Abercrombie & Fitch fined in MOA discrimination case |

What gets me the most is that the company questioned the girl's diagnosis--even though she was diagnosed when she was 2 years old. Abercrombie & Finch even "subject[ed] the girl to an interview with a forensic psychologist."

Wow--what wonderful customer service.
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Monday, September 07, 2009

Citizenship in a Republic - Wikisource

"It is not the critic who counts; not the man who points out how the strong man stumbles, or where the doer of deeds could have done them better. The credit belongs to the man who is actually in the arena, whose face is marred by dust and sweat and blood; who strives valiantly; who errs, who comes short again and again, because there is no effort without error and shortcoming; but who does actually strive to do the deeds; who knows great enthusiasms, the great devotions; who spends himself in a worthy cause; who at the best knows in the end the triumph of high achievement, and who at the worst, if he fails, at least fails while daring greatly, so that his place shall never be with those cold and timid souls who neither know victory nor defeat." -- Theodore Roosevelt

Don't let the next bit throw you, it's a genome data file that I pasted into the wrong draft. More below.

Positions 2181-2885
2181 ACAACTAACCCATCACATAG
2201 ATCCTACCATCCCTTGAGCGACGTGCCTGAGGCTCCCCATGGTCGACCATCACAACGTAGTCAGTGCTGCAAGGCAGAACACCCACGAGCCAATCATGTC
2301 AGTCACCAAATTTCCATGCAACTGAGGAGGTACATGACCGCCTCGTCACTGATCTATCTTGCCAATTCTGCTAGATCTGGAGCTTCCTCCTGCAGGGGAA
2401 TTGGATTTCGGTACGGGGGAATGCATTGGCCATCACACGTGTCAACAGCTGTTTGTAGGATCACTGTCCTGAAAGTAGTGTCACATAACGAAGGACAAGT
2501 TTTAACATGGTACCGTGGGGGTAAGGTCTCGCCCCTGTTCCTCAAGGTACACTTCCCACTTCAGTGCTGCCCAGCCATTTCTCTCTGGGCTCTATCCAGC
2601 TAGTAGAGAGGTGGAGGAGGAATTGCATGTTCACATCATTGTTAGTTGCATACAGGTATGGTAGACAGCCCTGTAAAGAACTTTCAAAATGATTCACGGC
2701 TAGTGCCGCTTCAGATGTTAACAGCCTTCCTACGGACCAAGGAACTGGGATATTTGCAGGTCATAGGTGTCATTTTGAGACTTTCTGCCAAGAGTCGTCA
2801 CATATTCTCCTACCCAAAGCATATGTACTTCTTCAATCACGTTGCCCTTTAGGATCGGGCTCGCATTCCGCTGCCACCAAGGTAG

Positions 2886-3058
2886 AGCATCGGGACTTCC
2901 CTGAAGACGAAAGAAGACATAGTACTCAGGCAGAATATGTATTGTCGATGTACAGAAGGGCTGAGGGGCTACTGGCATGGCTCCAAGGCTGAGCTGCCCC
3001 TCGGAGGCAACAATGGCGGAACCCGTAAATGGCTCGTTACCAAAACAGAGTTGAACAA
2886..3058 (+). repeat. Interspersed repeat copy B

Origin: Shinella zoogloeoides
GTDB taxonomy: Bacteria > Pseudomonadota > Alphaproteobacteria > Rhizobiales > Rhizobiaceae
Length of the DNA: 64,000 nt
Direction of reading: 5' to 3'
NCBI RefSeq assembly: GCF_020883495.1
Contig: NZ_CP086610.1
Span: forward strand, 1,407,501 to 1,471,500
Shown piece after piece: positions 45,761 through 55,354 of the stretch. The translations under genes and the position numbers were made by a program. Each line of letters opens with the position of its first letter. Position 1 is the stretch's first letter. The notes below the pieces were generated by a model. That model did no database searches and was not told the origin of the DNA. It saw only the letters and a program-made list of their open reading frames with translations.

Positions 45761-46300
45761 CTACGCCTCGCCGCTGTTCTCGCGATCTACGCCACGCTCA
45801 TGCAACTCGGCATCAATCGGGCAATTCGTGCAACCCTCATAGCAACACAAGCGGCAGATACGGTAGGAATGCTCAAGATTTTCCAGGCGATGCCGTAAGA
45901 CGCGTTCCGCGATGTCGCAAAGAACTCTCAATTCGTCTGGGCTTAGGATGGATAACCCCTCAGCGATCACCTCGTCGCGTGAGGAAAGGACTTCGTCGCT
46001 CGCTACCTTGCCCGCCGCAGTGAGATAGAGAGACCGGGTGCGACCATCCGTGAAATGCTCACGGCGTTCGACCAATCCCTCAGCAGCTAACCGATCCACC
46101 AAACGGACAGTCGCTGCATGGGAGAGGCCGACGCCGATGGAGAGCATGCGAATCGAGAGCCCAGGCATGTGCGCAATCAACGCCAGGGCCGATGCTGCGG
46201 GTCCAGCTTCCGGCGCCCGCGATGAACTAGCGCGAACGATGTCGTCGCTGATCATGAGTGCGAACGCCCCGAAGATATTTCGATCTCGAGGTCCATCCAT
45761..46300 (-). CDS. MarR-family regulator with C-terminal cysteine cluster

Citizenship in a Republic - Wikisource